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jobflow by rofl0r

this program is inspired by the functionality of GNU parallel, but tries to keep low overhead and follow the UNIX philosophy of doing one thing well.

how it works

basically, it works by processing stdin, launching one process per line. the actual line can be passed to the started program as an argv. this allows for easy parallelization of standard unix tasks.

it is possible to save the current processed line, so when the task is killed it can be continued later.

example usage

you have a list of things, and a tool that processes a single thing.

cat things.list | jobflow -threads=8 -exec ./mytask {}

seq 100 | jobflow -threads=100 -exec echo {}

cat urls.txt | jobflow -threads=32 -exec wget {}

find . -name '*.bmp' | jobflow -threads=8 -exec bmp2jpeg {.}.bmp {.}.jpg

run jobflow without arguments to see a list of possible command line options, and argument permutations.

Comparison with GNU parallel

GNU parallel is written in perl, which has the following disadvantages:

  • requires a perl installation even though most people already have perl installed anyway, installing it just for this purpose requires up to 50 MB storage (and potentially up to several hours of time to compile it from source on slow devices)
  • requires a lot of time on startup (parsing sources, etc)
  • requires a lot of memory (typically between 5-60 MB)

jobflow OTOH is written in C, which has numerous advantages.

  • once compiled to a tiny static binary, can be used without 3rd party stuff
  • very little and constant memory usage (typically a few KB)
  • no startup overhead
  • much higher execution speed

apart from the chosen language and related performance differences, the following other differences exist between GNU parallel and jobflow:

  • supports rlimits passed to started processes
  • doesn't support ssh (usage of remote cpus)
  • doesn't support all kinds of argument permutations: while GNU parallel has a rich set of options to permute the input, this doesn't adhere to the UNIX philosophy. jobflow can achieve the same result by passing the unmodified input to a user-created script that does the required permutations with other standard tools.

available command line options

-skip N -threads N -resume -statefile=/tmp/state -delayedflush
-delayedspinup N -buffered -joinoutput -limits mem=16M,cpu=10
-eof=XXX
-exec ./mycommand {}

-skip N

N=number of entries to skip    

-threads N (alternative: -j N)

N=number of parallel processes to spawn

-resume

resume from last jobnumber stored in statefile

-eof XXX

use XXX as the EOF marker on stdin
if the marker is encountered, behave as if stdin was closed
not compatible with pipe/bulk mode

-statefile XXX

XXX=filename
saves last launched jobnumber into a file

-delayedflush

only write to statefile whenever all processes are busy,
and at program end

-delayedspinup N

N=maximum amount of milliseconds
...to wait when spinning up a fresh set of processes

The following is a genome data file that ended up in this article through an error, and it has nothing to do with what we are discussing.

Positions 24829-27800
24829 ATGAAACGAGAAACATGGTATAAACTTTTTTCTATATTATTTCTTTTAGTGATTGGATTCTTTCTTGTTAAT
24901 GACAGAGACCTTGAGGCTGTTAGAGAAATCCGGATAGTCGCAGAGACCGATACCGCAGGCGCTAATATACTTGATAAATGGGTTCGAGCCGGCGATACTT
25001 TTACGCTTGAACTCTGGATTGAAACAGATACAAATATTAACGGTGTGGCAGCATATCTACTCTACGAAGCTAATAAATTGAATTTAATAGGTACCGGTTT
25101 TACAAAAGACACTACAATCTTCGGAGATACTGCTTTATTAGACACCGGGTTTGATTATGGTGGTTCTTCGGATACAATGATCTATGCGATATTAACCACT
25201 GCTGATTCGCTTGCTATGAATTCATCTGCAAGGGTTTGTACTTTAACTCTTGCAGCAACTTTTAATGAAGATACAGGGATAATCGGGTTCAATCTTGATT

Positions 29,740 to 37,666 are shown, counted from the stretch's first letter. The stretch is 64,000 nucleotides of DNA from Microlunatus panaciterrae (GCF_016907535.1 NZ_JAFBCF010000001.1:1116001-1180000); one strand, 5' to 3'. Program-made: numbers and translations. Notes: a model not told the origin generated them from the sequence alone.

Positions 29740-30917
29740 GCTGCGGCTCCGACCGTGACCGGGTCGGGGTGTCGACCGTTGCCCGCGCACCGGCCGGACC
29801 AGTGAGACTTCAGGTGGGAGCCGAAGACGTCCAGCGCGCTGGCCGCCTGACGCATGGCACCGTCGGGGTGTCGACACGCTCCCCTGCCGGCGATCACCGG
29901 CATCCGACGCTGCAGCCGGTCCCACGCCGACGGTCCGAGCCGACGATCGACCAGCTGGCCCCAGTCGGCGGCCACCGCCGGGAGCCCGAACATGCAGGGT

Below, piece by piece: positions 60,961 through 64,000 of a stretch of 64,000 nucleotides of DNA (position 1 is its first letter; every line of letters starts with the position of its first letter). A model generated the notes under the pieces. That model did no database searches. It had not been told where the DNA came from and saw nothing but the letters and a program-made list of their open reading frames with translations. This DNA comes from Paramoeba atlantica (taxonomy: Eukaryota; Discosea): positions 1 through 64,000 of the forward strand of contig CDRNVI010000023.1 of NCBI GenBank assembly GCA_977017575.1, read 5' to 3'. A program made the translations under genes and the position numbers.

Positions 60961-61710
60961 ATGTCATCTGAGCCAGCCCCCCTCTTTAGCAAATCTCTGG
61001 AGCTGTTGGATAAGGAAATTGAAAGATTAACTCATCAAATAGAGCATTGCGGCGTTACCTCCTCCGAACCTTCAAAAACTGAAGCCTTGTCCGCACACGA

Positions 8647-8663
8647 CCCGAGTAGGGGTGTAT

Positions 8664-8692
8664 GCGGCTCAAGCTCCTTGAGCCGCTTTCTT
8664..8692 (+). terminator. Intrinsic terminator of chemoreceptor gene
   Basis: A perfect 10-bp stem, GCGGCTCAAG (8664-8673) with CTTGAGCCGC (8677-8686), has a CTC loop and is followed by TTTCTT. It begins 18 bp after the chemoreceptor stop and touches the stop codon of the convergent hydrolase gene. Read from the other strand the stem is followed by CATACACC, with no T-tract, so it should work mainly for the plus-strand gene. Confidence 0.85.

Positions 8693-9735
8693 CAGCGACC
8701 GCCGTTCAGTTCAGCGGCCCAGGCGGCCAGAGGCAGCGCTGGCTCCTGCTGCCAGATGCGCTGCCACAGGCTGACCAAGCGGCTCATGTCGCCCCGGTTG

a random value between 0 and the chosen amount is used to delay initial
spinup.
this can be handy to circumvent an I/O lockdown because of a burst of
activity on program startup

-buffered

store the stdout and stderr of launched processes into a temporary file
which will be printed after a process has finished.
this prevents mixing up of output of different processes.

-joinoutput

if -buffered, write both stdout and stderr into the same file.
this saves the chronological order of the output, and the combined output
will only be printed to stdout.

-bulk N

do bulk copies with a buffer of N bytes. only usable in pipe mode.
this passes (almost) the entire buffer to the next scheduled job.
the passed buffer will be truncated to the last line break boundary,
so jobs always get entire lines to work with.
this option is useful when you have huge input files and relatively short
task runtimes. by using it, syscall overhead can be reduced to a minimum.
N must be a multiple of 4KB. the suffixes G/M/K are detected.
actual memory allocation will be twice the amount passed.
note that pipe buffer size is limited to 64K on linux, so anything higher
than that probably doesn't make sense.

-limits [mem=N,cpu=N,stack=N,fsize=N,nofiles=N]

sets the rlimit of the new created processes.
see "man setrlimit" for an explanation. the suffixes G/M/K are detected.

-exec command with args

everything past -exec is treated as the command to execute on each line of
stdin received. the line can be passed as an argument using {}.
{.} passes everything before the last dot in a line as an argument.
it is possible to use multiple substitutions inside a single argument,
but currently only of one type.
if -exec is omitted, input will merely be dumped to stdout (like cat).

BUILD

just run make.

you may override variables used in the Makefile and set optimization CFLAGS and similar thing using a file called config.mak, e.g.:

echo "CFLAGS=-O2 -g" > config.mak
make -j2

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